While hearing appeals on a decision of High court regarding conviction under section 302 r/w section 34 of IPC, the Supreme Court held that dying declaration cannot be admitted as the sole basis for conviction when it is not corroborated with witness statements and facts and circumstances of the case. This judgment was passed in the case of Jayamma & Anr. vs. State of Karnataka [Crl. A. No. 758/2010] with Lachma s/o Chandyanaika & Anr. vs. State of Karnataka [Crl. A. No. 758/2010] by a Double Bench consisting of Hon’ble Justice Surya Kant and Hon’ble Justice Aniruddha Bose.
The present appeal was against the order of the High Court of Karnataka where the order of the trial court was set aside and appellants were convicted under section 302 read with section 34 of the Indian Penal code (IPC). It was the case of the prosecution that there was a quarrel between appellant no.1 and deceased in which the son of the deceased assaulted and injured the husband of Appellant no.1. following the incident appellants went to demand from the deceased Rs.4000/- for the medical expenses and on a heated argument doused the deceased in kerosene and set her on fire. The witness took the deceased to the hospital, admitted her to the primary health care center and the police registered the complaint under section 504, 307, 114 read with section 34 of IPC. The police requested the court to alter the offense from section 307 r/w section 34 IPC to section 302 r/w section 34 IPC. After the completion of the investigation by the police the charges were framed under section 504, 302, 114 r/w section 34 of IPC and the case was committed to the Additional Sessions, Judge. The Appellants pleaded not guilty to the same but did not provide any evidence to lead the same.
The High Court reversed the decision on appeal and held that the dying declaration was clinching and sufficient to prove guilt. The appellants filed an appeal before the Supreme Court challenging the same. The Supreme Court observed that there were two issues that had to be dealt with. The first being if the High Court erred in exercising its power under section 378 of CrPC and the second being if the prosecution had successfully established the deceased died a homicidal death at the hands of the appellant.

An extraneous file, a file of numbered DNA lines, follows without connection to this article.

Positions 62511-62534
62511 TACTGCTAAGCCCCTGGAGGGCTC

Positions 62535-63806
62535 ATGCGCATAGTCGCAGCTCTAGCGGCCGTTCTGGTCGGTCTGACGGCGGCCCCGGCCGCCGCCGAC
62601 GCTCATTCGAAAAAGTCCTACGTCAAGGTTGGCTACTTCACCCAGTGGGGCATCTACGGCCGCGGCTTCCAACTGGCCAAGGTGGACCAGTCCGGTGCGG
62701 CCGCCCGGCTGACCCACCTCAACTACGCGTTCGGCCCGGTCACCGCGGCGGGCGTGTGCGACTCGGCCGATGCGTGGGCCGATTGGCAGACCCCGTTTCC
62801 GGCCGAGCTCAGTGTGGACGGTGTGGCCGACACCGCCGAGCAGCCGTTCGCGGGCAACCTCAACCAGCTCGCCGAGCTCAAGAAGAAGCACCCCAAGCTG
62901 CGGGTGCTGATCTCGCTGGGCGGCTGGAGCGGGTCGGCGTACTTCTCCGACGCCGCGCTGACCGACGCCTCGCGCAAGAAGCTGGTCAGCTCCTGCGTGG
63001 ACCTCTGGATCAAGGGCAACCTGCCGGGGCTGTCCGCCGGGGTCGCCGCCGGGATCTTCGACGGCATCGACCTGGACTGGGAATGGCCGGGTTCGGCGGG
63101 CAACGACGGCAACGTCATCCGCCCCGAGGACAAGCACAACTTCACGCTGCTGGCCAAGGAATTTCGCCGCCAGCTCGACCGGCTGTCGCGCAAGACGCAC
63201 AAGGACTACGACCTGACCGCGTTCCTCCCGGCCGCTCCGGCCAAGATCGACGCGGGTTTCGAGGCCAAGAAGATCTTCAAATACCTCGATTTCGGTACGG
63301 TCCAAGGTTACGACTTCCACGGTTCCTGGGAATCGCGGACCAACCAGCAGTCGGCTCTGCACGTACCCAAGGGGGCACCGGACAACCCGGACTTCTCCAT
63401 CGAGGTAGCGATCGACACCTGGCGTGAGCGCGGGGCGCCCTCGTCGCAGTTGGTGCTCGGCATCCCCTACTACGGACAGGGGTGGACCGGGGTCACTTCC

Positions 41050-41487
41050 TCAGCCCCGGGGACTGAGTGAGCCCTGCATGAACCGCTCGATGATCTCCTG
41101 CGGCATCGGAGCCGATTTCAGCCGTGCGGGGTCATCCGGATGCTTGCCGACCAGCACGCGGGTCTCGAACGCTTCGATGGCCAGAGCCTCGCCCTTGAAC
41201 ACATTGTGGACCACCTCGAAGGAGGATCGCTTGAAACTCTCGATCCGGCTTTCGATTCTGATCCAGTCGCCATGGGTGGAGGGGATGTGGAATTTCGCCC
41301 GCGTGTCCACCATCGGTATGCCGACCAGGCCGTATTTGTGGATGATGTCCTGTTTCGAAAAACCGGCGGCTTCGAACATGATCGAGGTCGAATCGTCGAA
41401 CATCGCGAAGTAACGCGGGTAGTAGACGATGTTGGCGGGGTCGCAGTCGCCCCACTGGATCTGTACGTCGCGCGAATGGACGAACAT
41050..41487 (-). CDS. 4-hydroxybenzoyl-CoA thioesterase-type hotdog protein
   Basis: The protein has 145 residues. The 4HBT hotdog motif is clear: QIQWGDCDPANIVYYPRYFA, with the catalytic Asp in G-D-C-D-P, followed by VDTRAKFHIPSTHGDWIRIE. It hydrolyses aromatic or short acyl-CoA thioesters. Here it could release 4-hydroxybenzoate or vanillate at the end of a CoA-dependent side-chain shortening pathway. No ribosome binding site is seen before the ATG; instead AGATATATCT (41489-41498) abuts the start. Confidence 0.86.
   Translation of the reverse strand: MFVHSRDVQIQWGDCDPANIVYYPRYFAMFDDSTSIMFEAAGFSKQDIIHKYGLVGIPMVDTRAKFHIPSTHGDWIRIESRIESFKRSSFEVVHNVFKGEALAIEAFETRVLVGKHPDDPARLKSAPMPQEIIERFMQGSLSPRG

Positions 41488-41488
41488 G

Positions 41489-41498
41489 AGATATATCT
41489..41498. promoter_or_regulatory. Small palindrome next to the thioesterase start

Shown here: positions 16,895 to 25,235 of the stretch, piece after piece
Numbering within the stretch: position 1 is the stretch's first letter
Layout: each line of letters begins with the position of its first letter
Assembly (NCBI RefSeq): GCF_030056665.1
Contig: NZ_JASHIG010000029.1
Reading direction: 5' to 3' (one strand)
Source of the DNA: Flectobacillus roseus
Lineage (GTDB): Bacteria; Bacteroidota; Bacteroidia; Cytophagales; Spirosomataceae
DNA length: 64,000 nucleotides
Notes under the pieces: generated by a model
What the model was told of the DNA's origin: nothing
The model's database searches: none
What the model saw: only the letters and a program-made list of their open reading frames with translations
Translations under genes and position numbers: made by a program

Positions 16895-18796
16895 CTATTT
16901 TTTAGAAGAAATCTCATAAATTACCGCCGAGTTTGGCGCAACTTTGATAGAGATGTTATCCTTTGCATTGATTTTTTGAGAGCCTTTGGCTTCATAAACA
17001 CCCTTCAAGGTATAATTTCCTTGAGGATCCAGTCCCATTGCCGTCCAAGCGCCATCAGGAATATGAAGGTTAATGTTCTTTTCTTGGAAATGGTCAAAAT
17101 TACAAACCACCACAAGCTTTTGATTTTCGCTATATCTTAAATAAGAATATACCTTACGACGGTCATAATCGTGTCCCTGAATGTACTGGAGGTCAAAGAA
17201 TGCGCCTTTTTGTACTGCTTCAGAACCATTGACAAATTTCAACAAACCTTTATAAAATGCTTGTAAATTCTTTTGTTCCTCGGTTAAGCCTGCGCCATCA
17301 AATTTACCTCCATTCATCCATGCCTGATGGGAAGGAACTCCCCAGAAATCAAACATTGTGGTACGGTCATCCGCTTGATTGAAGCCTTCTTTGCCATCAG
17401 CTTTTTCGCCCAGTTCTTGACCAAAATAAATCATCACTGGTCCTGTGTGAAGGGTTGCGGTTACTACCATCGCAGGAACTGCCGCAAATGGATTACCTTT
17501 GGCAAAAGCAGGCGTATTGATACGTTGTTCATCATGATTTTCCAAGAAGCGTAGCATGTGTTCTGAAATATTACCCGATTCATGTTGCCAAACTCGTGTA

The Supreme court observed that when the dying declaration is recorded in accordance with the law and gives a cogent and plausible explanation of the occurrence then the court can rely upon it as a solitary piece of evidence. Section 32 of the evidence act exists for the same reason making the statement of the deceased admissible. The court observed in the present case the litmus test was whether the victim made the statement and if the yes then whether it can be a solitary foundation for the conviction of the appellants. The court observed it was not safe to convict the appellants on the basis of the declaration since the deceased was an illiterate old person and it would be impossible to narrate with precision in few minutes give that she had 80% burns and was on painkillers. There were major contradictions between both the witnesses of the prosecution and the police admitted that they did not bother to ask the doctor for the fitness of the deceased mind. Lastly, there was not an iota of evidence to verify the truth of statements.
The Supreme Court also held that the power of the High Court under section 378 CrPC should not be invoked routinely where the trial Court’s view was only a possible view. Only where there is a complete misreading of material evidence leading to miscarriage of justice the High Court can intervene. The self-restraint doctrine does not decrease the powers of the High court on re-appreciating evidence or an appeal against acquittal.
The Supreme Court concluded by holding, “We fully endorse the view taken by the learned trial court. Consequently, and for the reasons aforestated, both the appeals are allowed.”